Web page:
Teaching executives how to behave in a lift – An interview with Robin Kermode
Robin Kermode originally trained at the Central School of Speech and Drama and has been an actor for over 30 years. A well-known face to audiences on television and the London stage, he is also a popular voice-over artist and presenter (annually the MC for the World Tennis Masters at the 02 Arena in London), a popular media commentator and regular keynote speaker at conferences and corporate Away Days.
Robin has been coaching personal and public communication skills for the last 15 years; working with senior executives, entrepreneurs, politicians, charities, corporate teams, professionals and media personalities. He is an expert on all forms of corporate communication; from conferences to board room meetings, from sales to customer service, and for all internal communication.
You recently released a second edition of your book ‘Speak so your audience will listen’, in which you outline the most important steps of public speaking. What are some of the main things that enable a speaker to connect with his audience?
The first step is about you, about how comfortable you are in your own skin and the energy that you let off. The next step is about reaching out, connecting with somebody, and how able and willing you are to empathize and understand. How comfortable people feel in their own skin is intimately linked to confidence and charisma.
Confidence is based on how you feel about yourself and charisma, from the Greek ‘gift of grace’, is all about how you make someone else feel special. We always think of really charismatic people almost as a Jesus-like figure – the people who are just amazing on the world stage. But actually, if you meet those people 1-1 they make YOU feel amazing and they don’t have to big themselves up at all because of the confidence they have in themselves.Of course, when it comes to speaking, voice and body language are inevitably intertwined.
I truly believe that if your voice is right, your body language can’t be doing the wrong thing. You can only produce the voice in the right way if your body language is in the right way, and that doesn’t mean being rigid, or attempting to perform some sort of Pilates, it just means that should be standing vaguely straight.
At the end of the day the audience will judge whether they think we are authentic or not; all we can do is come across as calm, centered, and concerned about them. The structure will then come down to our level of empathy and the understanding of a particular audience, because fundamentally if it’s not relevant they won’t listen. At the end of the day, it’s about the fine balance between you and your message.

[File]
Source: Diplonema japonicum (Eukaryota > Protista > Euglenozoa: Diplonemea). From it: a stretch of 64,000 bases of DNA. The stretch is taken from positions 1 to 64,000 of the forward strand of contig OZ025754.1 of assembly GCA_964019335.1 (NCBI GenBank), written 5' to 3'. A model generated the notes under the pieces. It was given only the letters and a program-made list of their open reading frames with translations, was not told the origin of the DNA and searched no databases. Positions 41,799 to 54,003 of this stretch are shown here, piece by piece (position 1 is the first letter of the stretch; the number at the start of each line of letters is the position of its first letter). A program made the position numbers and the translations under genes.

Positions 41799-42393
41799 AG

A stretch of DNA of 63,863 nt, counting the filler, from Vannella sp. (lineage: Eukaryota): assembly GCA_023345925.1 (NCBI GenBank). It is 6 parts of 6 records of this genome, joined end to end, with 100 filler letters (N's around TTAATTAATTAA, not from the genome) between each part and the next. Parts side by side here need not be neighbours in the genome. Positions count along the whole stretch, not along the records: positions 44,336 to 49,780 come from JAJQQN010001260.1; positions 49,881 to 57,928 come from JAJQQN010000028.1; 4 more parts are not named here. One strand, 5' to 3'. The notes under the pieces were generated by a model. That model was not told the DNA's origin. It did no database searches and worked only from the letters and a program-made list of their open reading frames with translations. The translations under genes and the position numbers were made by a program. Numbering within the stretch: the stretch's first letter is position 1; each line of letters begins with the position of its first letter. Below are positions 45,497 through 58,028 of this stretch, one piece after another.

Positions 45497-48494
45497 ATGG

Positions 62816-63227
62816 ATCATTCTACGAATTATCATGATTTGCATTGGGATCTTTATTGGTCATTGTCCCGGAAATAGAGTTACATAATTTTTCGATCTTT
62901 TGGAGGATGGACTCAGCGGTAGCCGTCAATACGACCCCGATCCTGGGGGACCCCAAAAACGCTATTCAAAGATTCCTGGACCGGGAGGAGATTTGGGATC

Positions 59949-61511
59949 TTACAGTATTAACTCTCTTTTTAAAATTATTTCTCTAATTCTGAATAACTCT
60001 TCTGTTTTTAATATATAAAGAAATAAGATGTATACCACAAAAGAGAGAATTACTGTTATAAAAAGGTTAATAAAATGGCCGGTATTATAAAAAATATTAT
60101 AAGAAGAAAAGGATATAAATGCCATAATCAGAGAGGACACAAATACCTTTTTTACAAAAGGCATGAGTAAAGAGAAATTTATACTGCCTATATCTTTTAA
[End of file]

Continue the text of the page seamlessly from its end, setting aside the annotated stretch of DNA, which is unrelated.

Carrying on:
You currently work as a ‘body language commentator’ for the several British newspapers. How does body language really fit into public speaking, and can one be studied without the other?
You really can’t separate one from the other. As you know, body language is not read as individual parts. You can’t look at one element and draw conclusions from it – you really have to look at the whole thing. The most interesting specialist I met regarding body language, was a Norwegian detective. He had been investigating a mass homicide on a Norwegian island and I was coaching him in the UK for his press conferences. He was an excellent detective – there was no doubt about that. I was able to talk to him about body language and how he used the study of body language as a detective. It ranged to everything from where you sit across an interview table, to how you move your hands as you speak and what your pulse says about your state of mind. When he met me he was utterly incapable of not constantly analyzing me. It was like a full body scan, slightly terrifying, but he’s the one who taught me this valuable lesson: you have to read the whole thing, the whole cluster.
As a speaking coach you tend to work with many executives and business leaders. In your view, what is generally wrong with how executives and leaders speak to their teams?
Ego I would say is the biggest issue. Funnily enough, I find the higher up in an organization you go the nicer people are; their people skills are often better and they tend to be able to see the bigger picture. The biggest issue with senior leaders, I think, is that they don’t often speak from their emotional centre. They really struggle with aligning their voice with their emotional centre and understanding what that actually feels like. As executives and leaders they also need to understand the effect they have on their teams. They forget when they’re ‘up there’ what it feels like to be ‘down there’. So if you’re somewhere in the lower-middle of a company the CEO feels SO far away, and as an executive or a CEO you tend to forget that. Sometimes my coaching sessions simply start with us exploring how they can appropriately say ‘Good morning’ in a lift …
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